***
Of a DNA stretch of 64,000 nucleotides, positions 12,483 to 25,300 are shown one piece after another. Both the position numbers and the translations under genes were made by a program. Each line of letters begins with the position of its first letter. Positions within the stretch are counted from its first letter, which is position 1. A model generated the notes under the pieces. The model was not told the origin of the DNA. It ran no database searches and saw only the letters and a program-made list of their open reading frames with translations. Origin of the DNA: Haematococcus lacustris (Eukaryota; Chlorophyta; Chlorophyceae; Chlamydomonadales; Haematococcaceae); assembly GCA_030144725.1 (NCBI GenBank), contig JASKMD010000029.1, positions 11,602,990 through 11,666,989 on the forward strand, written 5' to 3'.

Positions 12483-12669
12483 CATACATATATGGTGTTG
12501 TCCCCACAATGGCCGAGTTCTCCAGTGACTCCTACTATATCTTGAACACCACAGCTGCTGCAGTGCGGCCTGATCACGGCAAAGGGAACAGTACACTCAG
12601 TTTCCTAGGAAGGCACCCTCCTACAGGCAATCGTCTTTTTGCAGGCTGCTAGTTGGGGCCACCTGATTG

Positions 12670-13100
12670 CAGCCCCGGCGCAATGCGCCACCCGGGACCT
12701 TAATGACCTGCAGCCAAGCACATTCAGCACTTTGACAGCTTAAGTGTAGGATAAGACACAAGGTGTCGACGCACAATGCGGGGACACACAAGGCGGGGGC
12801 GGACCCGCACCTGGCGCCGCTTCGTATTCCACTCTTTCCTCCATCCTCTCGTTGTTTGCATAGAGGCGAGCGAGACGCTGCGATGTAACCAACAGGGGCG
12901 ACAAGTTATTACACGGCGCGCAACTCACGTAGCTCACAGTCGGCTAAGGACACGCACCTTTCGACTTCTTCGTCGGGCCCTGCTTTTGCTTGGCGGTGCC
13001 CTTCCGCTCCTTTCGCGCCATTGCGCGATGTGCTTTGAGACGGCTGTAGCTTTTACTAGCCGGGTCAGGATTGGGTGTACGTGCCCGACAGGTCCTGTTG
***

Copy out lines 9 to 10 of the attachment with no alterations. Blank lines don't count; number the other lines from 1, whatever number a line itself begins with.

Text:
12801 GGACCCGCACCTGGCGCCGCTTCGTATTCCACTCTTTCCTCCATCCTCTCGTTGTTTGCATAGAGGCGAGCGAGACGCTGCGATGTAACCAACAGGGGCG
12901 ACAAGTTATTACACGGCGCGCAACTCACGTAGCTCACAGTCGGCTAAGGACACGCACCTTTCGACTTCTTCGTCGGGCCCTGCTTTTGCTTGGCGGTGCC